“Adam and Eve,” Hans Baldung – overview of the painting
- Posted by Hans Baldung
- Museum: Uffizi Gallery
- Year: 1520
Overview of the painting :
Adam and Eve – Hans Baldung. 1520. Wooden panel, oil. 85 x 212 cm
During his creative life, Baldung created many images of Adam and Eve, but this is most popular. It has already become almost textbook, widely used to illustrate books, films and distributed as reproductions or postcards.
The picture is two separate but pair images of biblical characters – Adam and Eve. Both are naked, only bashfully covered with gracefully wriggling branches with openwork leaves.
The figures of the legendary ancestors of mankind are made in a naturalistic manner, in full growth. Their bodies are beautiful and elegant, their faces are pretty and tender. This is Adam and Eve in the Garden of Eden before the fall. They are happy, living in complete ignorance of grief and misery. But the trouble is not far off – in Adam’s hand is a branch with an apple from the tree of knowledge of Good and Evil, and Eva, although looking the other way, reaches out for the apple, which the Bean-Tearp serves her favorably.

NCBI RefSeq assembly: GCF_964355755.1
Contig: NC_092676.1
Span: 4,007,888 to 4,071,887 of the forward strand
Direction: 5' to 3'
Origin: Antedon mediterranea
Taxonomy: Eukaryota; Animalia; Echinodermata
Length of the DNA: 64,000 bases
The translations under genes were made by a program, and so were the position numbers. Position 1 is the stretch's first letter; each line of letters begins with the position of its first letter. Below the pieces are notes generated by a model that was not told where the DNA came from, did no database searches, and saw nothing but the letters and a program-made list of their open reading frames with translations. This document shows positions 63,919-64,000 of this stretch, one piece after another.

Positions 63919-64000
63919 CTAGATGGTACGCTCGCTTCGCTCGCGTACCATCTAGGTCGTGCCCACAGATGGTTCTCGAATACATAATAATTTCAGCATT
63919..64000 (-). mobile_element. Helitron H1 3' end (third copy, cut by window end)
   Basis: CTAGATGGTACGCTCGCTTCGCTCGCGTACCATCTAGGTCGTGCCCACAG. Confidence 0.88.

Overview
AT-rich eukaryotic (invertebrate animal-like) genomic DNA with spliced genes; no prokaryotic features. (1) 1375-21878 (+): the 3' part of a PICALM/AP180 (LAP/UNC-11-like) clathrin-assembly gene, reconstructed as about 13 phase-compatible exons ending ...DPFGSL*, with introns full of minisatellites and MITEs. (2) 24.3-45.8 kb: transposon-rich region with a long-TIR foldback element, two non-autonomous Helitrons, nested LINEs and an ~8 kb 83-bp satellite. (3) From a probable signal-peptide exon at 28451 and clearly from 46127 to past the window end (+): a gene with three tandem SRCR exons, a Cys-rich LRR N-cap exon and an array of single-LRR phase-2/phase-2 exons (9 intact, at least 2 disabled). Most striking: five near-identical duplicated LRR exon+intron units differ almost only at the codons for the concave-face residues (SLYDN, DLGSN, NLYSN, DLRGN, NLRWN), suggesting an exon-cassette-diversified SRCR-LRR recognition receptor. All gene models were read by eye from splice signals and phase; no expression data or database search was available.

The picturesque virtues of the image are unconditional. The characters’ figures are beautiful, proportional and harmonious, which is not often found on the church canvases of that time in Germany. The artist seems to make it clear that the beauty of the human naked body is not a sin, sins lurk in the human mind.
Although a dark, almost monochrome background is chosen for the picture, many different details are used in them. All reflect episodes of your stay in the Garden of Eden. Behind the figure, Adam bowed his head crowned with horns, a noble deer. For Eve, he peacefully doze off, like a domestic cat, a large predatory lioness. And the dark background serves as an excellent reflector for the bright bodies of the heroes – against its background they seem to glow with beauty and innocence.